100 women: Religion & Philosophy

Nominated by historian and author Tom Holland. Tom's books include Rubicon: The Triumph and Tragedy of the Roman Republic (Little, Brown). He is also presenter of BBC Radio 4's Making History and has written and presented a number of TV documentaries, on subjects ranging from religion to dinosaurs

Mary Wollstonecraft.(Photo by The Print Collector/Getty Images)

This year marks the centenary of one of the most important landmarks in modern British history: the 1918 Representation of the People Act, which gave some women the right to vote in parliamentary elections for the first time.

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In honour of this milestone, we launched a poll to discover the women you think have done the most to shape the world around them. There were 100 women to choose from – nominated by 10 historians, who have each selected 10 women they feel are the most important – from science, technology and sport, to politics and literature.

Voting is now closed, view the results of the poll HERE.


Aisha, c613/614 – 678

The third wife of the Prophet Muhammad and daughter of Abu Bakr, the first caliph, Aisha is commemorated by Sunni Muslims as the “Mother of the Believers”.

Andrea Dworkin, 1946-2005

Feminist author Andrea Dworkin, sitting in her study at home. (Photo by William Foley/The LIFE Images Collection/Getty Images)
Andrea Dworkin. (Photo by William Foley/The LIFE Images Collection/Getty Images)

One of the most controversial of modern feminist thinkers, the very radicalism of Dworkin’s writings on heterosexuality and pornography (the latter she believed to be a weapon used by men to control women) has ensured that her influence on contemporary debates on gender – while massive – has tended to be occluded.

Catherine of Siena, 1347-80

Catherine of Siena. (Photo by Fine Art Images/Heritage Images/Getty Images)
Catherine of Siena. (Photo by Fine Art Images/Heritage Images/Getty Images)

A mystic and ascetic who in the aftermath of the Black Death played a key role in the campaign to reform the Catholic Church, and return the papacy from Avignon to Rome. She was canonised by Pope Pius II in 1461.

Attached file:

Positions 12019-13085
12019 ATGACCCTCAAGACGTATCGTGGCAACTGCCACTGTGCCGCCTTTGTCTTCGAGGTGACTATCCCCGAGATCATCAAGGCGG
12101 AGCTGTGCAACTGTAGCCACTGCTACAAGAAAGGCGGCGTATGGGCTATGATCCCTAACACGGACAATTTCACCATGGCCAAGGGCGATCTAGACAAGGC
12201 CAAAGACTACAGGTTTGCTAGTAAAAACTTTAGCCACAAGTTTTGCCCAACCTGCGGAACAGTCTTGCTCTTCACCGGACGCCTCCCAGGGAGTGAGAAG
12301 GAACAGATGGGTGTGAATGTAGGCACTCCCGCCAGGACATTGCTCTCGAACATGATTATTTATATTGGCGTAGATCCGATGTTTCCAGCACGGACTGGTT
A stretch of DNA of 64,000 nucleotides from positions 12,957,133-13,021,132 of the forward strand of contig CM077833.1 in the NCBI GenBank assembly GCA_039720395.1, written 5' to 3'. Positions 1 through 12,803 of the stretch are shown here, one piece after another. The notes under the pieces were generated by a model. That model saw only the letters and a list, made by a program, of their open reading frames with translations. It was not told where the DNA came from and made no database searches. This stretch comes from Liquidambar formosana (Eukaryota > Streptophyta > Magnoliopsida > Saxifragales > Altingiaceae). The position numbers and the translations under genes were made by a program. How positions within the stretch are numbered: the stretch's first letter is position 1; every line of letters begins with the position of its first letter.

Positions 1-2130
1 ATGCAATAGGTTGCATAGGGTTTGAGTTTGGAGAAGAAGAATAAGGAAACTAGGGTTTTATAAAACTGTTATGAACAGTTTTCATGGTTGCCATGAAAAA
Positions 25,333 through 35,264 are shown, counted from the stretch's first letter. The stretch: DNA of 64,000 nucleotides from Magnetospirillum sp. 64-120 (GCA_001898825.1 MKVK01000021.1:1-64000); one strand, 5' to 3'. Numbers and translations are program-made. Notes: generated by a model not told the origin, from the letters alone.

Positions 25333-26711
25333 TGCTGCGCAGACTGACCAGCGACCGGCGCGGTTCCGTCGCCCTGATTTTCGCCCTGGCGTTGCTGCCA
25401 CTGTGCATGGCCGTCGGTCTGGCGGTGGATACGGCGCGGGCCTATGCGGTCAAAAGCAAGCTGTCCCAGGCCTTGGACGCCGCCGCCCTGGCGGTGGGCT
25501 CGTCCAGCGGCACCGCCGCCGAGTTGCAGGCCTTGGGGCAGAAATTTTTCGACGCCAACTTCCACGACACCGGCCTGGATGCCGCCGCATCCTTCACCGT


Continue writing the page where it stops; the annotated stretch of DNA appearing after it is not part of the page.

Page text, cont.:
Elizabeth Fry, 1780-1845

Elizabeth Fry. (Photo by Hulton Archive/Getty Images)
Elizabeth Fry. (Photo by Hulton Archive/Getty Images)

The so-called ‘Angel of Prisons’, Fry was an English Quaker who led the campaign in the Victorian period to make conditions for prisoners more humane. She also helped to improve the British hospital system and treatment of the insane.

Hypatia, c355– 415

Hypatia. (Photo by Bettmann/Getty Images)
Hypatia. (Photo by Bettmann/Getty Images)

An Alexandrian mathematician, astronomer and philosopher whose murder in AD 415 led to her being enshrined during the Enlightenment as a martyr for philosophy. She is the first female mathematician of whose life and work we have reasonably detailed knowledge.

Mary Wollstonecraft, 1759-97

Mary Wollstonecraft.(Photo by The Print Collector/Getty Images)
Mary Wollstonecraft.(Photo by The Print Collector/Getty Images)

An English writer and philosopher Wollstonecraft championed education and liberation for women. Her book, A Vindication of the Rights of Woman, was published in 1792 and is seen as one of the foundational texts of modern feminism. Written against the backdrop of the French Revolution, it argued for the equality of women to men.

 

Prophet Deborah, c12th century BC

Deborah. (Photo by Chris Hellier/Corbis via Getty Images)
Deborah. (Photo by Chris Hellier/Corbis via Getty Images)

Commemorated in the Book of Judges as a prophet of Yahweh, god of the Israelites, the song attributed to her is widely considered to be one of the oldest passages in the Bible, thought to date to the 12th century BC.

Simone de Beauvoir, 1908-86

Simone de Beauvoir. (Photo by Hulton Archive/Getty Images)
Simone de Beauvoir. (Photo by Hulton Archive/Getty Images)

De Beauvoir’s publication, in 1949, of The Second Sex had a decisive influence on the evolution of post-war feminism. Her declaration that “one is not born but becomes a woman” continues to reverberate in contemporary discussions of gender.

The Virgin Mary, 1st-century BC

The Virgin Mary. (Photo by Ashmolean Museum/Heritage Images/Getty Images)
The Virgin Mary. (Photo by Ashmolean Museum/Heritage Images/Getty Images)

The mother of Jesus, Mary is venerated by both Christians and Muslims, and is proably the most famous woman in history. The actual details of her life are veiled as much as they are elucidated by the New Testament.

 Yeshe Tsogyal, 757–817

The Sage Guru Rinpoche (Padmasambhava) with his two consorts, Mandarava and Yeshe Tsogyal. (Photo by Sabena Jane Blackbird / Alamy Stock Photo)
The Sage Guru Rinpoche (Padmasambhava) with his two consorts, Mandarava and Yeshe Tsogyal. (Photo by Sabena Jane Blackbird / Alamy Stock Photo)
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A Tibetan princess who in the 8th century had a defining influence on the development of Buddhism. She is commemorated by her followers as a female Buddha, and named the Victorious Ocean of Wisdom.

Voting is now closed. View the results of the poll HERE.